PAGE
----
Weah red card dooms USMNT in Copa America

USMNT coach Gregg Berhalter
USMNT coach Gregg Berhalter

In tonight’s Copa America 2024, Group C match between the USMNT and Panama, striker Timothy Weah’s moment of madness saw him punch a Panamanian defender in the head while both players were standing in the middle of the field with nearly no one else around. The stark and shocking act earned Weah an immediate red card in the 17th minute and doomed the USA to play a man down for the remaining 73 minutes of regulation plus stoppage time.

Despite pulling ahead in the 27th minute, the USMNT was unable to close Panama down and in the 26th and 83rd minutes, the Central Americans scored to clinch three points and put themselves in the driver’s seat toward group progression, with lowly Bolivia as their next adversary while the USA will have to play Uruguay, a pre-tournament favorite and global powerhouse. There is a very real possibility the USA will crash out of the tournament they are hosting at the very earliest moment.

Aside from the recklessly infantile act by Weah, the USA was laid bare for who they are under their current coach. It is a pity that so talented a group is still being led by so mediocre a coach. In short, the USMNT were unable to do three basic things—manage a match while ahead, defend in an organized and coherent fashion when a man down, and take advantage of the countless set plays their opponents gifted the USA throughout the second half. The issues that ensued from the 17th-minute red card to the end of the match were much more coaching-related than player-related.

Why was the clearly hurt and dazed Matt Turner kept in place instead of immediately substituted? Might he have saved the shot that tied the match? Would Horvath? How could the USMNT come across as if they had never practiced how to play with a man down? How could the much higher-ranked USA—number 11 to Panama’s number 41—not hold off the Panamanians? With the much-ballyhooed set-piece coaching addition, how come only one of the umpteen USMNT set pieces was able to produce any positive results?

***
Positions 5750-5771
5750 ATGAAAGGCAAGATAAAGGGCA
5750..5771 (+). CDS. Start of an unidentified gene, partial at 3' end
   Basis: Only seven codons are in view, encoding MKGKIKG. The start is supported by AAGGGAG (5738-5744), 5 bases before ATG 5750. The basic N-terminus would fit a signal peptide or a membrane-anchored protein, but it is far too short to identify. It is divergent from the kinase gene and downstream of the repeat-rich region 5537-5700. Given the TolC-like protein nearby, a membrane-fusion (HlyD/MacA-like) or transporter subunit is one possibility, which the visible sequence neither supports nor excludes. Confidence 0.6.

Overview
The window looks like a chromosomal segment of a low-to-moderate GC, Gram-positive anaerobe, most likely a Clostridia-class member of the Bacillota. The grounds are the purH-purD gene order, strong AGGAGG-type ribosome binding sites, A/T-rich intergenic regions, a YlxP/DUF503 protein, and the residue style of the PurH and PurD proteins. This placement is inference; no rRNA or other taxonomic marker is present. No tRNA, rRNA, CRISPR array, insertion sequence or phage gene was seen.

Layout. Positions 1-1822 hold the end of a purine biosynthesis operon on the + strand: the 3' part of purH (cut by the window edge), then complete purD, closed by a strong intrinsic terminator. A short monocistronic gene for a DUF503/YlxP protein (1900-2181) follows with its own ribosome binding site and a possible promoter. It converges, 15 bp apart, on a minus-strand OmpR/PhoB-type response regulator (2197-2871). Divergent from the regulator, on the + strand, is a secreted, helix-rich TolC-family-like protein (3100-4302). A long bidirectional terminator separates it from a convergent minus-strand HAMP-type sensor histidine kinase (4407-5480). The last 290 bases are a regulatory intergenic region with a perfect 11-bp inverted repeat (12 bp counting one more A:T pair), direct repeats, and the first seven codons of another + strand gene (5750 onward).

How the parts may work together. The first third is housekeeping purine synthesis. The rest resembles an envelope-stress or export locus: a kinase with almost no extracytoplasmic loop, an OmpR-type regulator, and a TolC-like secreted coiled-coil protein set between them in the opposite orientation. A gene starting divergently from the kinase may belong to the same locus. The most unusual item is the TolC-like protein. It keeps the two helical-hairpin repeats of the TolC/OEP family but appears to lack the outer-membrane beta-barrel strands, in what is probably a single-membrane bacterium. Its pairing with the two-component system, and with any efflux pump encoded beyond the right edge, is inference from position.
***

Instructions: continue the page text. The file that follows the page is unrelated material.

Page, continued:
As the match reached the latter stages of the second half and coach Gregg Berhalter realized, or one hopes he did, that his team was tiring out and the Panamanians were becoming more offensive, he began substituting tired legs for fresh ones, but his choices were all questionable and untimely. Why was the clearly in form and energized, Folarin Balogun, the only USA striker fast and strong enough to be keeping the Panamanians working on defense, substituted for the likes of sporadically effective and comparatively small and static Ricardo Pepi? What was Josh Sargent supposed to contribute coming in at the 86th minute substituting for Timothy Ream? The contribution of those subs is now a matter recorded for posterity.

It would be interesting to find out what the USMNT coach did with his half-time break given the team played every bit as unorganized in the second half as they had in the first. Why was the USA clearing their defensive lines left and right and not prioritizing maintaining possession once the Panamanians tied the game? How come half of all the crosses that defensive wingers made go so far off the mark? With Gio Reyna a key ball control player and offensive threat, why was he substituted?

Now, the USA is up against it and has no one to fault but themselves. Perhaps the silver lining will be that the USSF will finally realize that almost anyone other than Berhalter should have been running the USMNT. Maybe, if they come to their senses, we will get a coach at the level of our players in time to make a difference when we host that next tournament, you know, the 2026 World Cup. But don’t count on it, the USSF is anything but progressive.

Shutterstock photo ID—2224799681, by Lev Radin.

TAGS—Gregg Berhalter, USMNT, Copa America 2024, Panama, Uruguay,

Key words—USMNT

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